Load shedding sends business confidence over a cliff
Business sentiment declined to a two-year low in the first quarter as severe power outages and dilapidated logistics networks hobbled economic activity.
A quarterly business confidence index compiled by Rand Merchant Bank and Stellenbosch University’s Bureau for Economic Research fell to 36 in the three months to March from 38 in the prior quarter. That’s the lowest level since the first quarter of 2021, when executives were concerned about the fragile nature of South Africa’s recovery from the damage wrought by the Covid-19 pandemic.
The survey of 1 050 senior executives in sectors including manufacturing, retail and building was carried out between 8 and 27 February. Eskom subjected the country to record blackouts of as much as 12 hours on multiple days during the period to protect the national grid from collapse as its ageing and poorly maintained coal-fired power plants struggled to meet demand.
Gauges tracking manufacturing and retail sentiment “nosedived” in the quarter, leading to a decline in the overall index, RMB said.
Manufacturing confidence dropped by nine points to 17, a level last seen about three years ago when the country imposed severe restrictions on economic activity and peoples’ movement to curb the spread of virus.
“A level this low is rare, and it speaks to a sector that is bearing the brunt of the combined impact of intense load shedding and dilapidated and poorly run logistic infrastructure,” RMB said.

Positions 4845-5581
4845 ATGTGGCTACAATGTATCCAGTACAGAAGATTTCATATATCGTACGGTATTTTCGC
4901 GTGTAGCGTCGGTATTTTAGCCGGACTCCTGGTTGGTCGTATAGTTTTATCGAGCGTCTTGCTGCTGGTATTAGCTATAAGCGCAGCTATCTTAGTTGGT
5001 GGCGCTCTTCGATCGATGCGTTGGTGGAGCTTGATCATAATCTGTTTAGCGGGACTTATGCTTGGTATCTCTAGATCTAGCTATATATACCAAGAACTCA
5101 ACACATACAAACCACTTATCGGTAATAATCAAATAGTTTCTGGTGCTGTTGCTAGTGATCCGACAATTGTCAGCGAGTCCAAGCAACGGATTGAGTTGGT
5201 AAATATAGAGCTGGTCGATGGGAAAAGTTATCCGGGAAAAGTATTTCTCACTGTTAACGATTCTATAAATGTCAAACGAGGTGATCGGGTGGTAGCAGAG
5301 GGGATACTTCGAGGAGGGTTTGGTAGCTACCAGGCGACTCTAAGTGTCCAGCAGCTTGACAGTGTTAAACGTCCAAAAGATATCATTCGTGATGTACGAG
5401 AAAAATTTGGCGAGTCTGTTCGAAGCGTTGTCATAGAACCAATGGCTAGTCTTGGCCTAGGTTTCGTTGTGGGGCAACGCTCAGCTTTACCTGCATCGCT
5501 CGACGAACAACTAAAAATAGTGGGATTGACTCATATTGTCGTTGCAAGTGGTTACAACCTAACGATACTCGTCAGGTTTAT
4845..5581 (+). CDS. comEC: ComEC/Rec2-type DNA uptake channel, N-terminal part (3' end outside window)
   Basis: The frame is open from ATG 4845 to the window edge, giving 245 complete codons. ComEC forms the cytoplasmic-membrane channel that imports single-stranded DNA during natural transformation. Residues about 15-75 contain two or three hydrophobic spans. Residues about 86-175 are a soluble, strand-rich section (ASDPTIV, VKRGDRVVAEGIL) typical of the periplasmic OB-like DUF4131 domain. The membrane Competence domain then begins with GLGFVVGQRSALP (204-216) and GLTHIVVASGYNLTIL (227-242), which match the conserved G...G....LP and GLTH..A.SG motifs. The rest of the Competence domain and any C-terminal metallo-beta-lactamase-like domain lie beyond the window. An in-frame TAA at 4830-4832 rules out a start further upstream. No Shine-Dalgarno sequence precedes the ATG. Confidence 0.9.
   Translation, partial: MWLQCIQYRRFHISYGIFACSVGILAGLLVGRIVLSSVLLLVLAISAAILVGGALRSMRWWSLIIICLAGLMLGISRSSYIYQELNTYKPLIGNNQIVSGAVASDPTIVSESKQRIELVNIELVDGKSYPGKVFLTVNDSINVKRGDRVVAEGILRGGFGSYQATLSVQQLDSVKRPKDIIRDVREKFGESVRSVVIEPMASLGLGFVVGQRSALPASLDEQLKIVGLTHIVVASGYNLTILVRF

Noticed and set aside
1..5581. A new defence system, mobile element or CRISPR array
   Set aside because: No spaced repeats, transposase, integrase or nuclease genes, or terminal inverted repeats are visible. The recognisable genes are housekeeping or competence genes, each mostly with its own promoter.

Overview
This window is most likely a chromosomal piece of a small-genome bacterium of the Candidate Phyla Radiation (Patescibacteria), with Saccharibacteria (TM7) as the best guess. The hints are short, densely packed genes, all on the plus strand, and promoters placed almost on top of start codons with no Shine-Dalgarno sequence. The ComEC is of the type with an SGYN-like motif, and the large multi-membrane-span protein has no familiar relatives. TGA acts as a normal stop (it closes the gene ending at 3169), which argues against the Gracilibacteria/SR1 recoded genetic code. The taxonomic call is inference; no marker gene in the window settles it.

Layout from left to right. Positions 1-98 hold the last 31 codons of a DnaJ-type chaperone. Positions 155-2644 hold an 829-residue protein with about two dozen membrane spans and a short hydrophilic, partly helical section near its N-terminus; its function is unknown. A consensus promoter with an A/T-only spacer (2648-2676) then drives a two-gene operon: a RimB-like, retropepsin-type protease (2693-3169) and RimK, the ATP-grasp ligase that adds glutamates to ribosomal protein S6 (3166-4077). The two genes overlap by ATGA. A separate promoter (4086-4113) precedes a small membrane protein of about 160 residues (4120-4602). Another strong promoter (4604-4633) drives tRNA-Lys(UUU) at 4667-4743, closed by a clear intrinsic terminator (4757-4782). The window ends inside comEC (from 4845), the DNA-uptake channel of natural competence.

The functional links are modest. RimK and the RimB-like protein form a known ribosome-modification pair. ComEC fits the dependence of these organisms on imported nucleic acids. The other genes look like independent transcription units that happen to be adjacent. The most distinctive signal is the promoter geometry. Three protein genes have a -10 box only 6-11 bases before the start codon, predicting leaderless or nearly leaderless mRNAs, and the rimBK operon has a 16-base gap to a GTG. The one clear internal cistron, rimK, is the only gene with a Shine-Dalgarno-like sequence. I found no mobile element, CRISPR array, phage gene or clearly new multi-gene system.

Retail sentiment declined to 34 from 42 as traders were forced to cut operating hours and run costly alternative power solutions, including generators, to lessen the impact of the outages, the Johannesburg-based lender said. While the blackouts also led to a small decrease in confidence among building contractors, the mood among sub-contractors including electricians “rose massively” due to the installation of backup power, it said.
Read: Eskom load shedding sends economy into a tailspin
The “thin silver lining attached to load shedding must not distract from the devastating blow load shedding specifically, and failing rail, road and port infrastructure more generally, are inflicting on the economy”, RMB chief economist Ettienne le Roux said. “The urgent need of a united public and private sector effort to fix disruptive supply-side bottlenecks cannot be stressed enough.” — (c) 2023 Bloomberg LP
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